What to do if you relapse while quitting smoking

Quitting smoking is the new hot ticket in town. Everyone’s doing it. From people trying to improve their health and get rid of the smoke smell, to people who simply want to widen the pool from which they may be able to find a partner (many online dating sites allow people to specify between smokers and non-smokers), smoking has zero upside and 100% downside.

Many quitters try vaping (see a selection of quality e liquids via the link) to help them along the way. Many other quitters may relapse – and if this is you, it’s important to know what to do.


Throw away the packet (rinse them under the tap first)

While you have cigarettes in the house, you are only ever a weak few seconds away from lighting up and thinking “It’s OK, I’ll start next week instead”. The thing to remember is that nicotine leaves your system after 2-3 days. This up-to-72 hour period is where you will experience the most intense cravings for nicotine. If you quit on a Monday, and if you last until Wednesday night without smoking, you are technically over the hump, as they say.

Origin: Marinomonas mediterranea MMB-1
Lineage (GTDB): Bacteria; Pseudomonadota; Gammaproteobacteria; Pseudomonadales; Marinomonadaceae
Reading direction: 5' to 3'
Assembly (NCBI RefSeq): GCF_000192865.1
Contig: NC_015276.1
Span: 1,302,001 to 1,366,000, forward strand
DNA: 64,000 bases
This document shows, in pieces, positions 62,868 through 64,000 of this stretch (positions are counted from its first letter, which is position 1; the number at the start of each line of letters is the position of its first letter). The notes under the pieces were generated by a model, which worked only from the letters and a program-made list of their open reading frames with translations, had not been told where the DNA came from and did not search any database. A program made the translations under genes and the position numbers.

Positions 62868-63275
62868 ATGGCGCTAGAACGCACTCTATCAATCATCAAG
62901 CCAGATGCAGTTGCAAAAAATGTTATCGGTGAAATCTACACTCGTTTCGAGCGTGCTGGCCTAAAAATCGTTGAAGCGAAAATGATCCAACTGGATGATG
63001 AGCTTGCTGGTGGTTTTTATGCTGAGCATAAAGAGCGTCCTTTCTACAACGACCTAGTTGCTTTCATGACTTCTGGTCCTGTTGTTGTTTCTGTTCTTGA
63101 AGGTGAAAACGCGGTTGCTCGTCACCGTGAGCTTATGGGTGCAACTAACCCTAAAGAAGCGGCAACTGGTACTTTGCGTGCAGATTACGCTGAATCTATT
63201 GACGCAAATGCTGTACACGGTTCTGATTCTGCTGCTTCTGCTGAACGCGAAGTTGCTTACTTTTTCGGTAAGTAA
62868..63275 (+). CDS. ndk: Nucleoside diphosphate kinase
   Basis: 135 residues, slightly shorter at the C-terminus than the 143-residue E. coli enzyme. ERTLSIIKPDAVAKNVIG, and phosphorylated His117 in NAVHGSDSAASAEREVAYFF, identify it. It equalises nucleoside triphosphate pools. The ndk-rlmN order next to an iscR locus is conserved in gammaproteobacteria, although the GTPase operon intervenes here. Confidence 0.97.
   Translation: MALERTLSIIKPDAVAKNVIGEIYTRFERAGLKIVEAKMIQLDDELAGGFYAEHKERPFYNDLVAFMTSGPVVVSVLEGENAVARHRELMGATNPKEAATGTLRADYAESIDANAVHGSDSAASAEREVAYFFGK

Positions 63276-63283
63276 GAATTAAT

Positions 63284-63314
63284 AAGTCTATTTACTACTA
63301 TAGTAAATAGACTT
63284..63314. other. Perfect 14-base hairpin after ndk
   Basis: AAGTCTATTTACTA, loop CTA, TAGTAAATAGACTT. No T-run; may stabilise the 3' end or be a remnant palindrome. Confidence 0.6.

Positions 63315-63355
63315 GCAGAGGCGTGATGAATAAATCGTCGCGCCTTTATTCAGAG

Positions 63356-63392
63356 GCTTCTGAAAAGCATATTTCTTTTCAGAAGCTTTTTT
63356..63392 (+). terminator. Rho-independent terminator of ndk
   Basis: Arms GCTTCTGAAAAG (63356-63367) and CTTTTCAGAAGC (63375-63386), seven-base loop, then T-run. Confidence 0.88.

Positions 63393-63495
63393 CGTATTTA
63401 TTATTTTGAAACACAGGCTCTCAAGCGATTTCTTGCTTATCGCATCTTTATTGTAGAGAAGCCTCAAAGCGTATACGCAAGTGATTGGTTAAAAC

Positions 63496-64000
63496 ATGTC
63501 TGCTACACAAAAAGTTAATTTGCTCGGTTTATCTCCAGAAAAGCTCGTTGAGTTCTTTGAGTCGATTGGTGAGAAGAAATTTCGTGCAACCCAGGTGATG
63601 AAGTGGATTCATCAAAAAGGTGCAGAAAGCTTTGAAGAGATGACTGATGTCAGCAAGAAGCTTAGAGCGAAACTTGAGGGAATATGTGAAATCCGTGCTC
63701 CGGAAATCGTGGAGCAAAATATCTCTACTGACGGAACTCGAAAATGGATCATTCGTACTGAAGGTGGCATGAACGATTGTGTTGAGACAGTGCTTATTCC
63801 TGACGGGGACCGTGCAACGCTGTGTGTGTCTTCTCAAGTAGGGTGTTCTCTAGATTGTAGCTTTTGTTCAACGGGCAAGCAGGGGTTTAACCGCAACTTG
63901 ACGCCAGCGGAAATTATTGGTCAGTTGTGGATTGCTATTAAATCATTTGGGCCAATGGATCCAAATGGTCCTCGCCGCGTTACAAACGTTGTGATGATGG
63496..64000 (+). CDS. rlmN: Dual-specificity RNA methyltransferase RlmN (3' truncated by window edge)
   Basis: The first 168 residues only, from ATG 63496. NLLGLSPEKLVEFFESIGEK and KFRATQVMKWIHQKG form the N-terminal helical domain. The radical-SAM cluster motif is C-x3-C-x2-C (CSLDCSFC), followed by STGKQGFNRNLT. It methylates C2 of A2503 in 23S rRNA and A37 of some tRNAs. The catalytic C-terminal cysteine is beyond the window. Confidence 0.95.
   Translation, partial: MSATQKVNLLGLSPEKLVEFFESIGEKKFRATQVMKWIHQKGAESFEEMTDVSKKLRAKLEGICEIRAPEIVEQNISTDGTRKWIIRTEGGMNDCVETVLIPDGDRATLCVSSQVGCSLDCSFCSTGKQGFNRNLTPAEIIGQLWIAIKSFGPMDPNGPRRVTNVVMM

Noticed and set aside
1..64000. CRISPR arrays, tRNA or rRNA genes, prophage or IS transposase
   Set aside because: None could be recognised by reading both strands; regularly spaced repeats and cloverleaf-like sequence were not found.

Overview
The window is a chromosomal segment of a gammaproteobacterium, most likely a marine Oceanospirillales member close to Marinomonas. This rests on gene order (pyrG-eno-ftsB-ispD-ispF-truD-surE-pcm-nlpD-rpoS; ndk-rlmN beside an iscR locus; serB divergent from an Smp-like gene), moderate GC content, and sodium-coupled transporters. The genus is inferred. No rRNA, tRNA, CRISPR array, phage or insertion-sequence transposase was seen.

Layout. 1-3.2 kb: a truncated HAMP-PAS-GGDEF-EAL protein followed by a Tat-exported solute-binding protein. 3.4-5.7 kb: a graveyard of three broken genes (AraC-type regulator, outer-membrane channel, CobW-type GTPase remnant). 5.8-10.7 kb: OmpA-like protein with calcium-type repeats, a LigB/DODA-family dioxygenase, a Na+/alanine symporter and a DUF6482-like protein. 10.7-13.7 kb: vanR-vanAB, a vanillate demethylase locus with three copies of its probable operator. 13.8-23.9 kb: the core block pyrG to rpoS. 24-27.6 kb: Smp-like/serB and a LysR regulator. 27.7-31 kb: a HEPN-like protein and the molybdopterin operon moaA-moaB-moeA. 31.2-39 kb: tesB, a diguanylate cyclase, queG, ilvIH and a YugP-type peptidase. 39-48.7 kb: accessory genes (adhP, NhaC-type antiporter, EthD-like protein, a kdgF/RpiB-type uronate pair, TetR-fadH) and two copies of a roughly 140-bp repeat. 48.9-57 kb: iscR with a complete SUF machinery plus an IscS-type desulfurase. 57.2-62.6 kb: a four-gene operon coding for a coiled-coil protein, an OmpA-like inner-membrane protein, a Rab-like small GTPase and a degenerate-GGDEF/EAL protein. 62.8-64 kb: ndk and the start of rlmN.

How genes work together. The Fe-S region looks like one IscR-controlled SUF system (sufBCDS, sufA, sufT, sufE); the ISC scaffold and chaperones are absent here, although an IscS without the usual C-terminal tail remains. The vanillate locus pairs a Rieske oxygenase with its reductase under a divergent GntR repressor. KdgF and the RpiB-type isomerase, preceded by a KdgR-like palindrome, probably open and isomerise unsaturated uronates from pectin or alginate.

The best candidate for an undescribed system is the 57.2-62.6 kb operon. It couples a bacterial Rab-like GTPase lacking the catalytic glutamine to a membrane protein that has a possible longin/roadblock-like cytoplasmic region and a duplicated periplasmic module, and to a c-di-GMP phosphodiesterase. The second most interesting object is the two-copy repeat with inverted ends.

All told, the cravings will fade slowly over a period of around 8-12 weeks, but the first three days are the worst. This is why you should throw out the cigarettes if you relapse. This initial 72 hour period is of significant importance for people wishing to quit for good. Rinse the pack under the tap and throw them out (this will prevent you from digging in the bin for a drag around the latter stages of cravings on day two).

Quit more than once if you need to

Statistically, those who quit once and relapse and quit again represent a bigger proportion of quitters than the people who managed to do it the first time, cold turkey style. Because you are more likely to replace in the first three days of quitting, you will have only lost a maximum of around three days’ worth of progress, meaning the set back is only a couple of days, and nothing you can’t handle.

When you relapse, it’s important to remember the reasons why you wanted to quit in the first place. This can help you to feel shame and spur you on to get it right the second time. You haven’t failed if you relapse, you’ve simply started again.

Stock up on some handy supplies

Quitting smoking can be made all the more easy with the help of a few simple supplies. This could include stocking up on foods like hard candies and chewing gum. Making regular drinks and using a straw will help to replace the feel of having something in your mouth (the same tactic can be used to some effect using coffee stirrers in your hot drinks, but remember not to overdo your caffeine intake by accident!).

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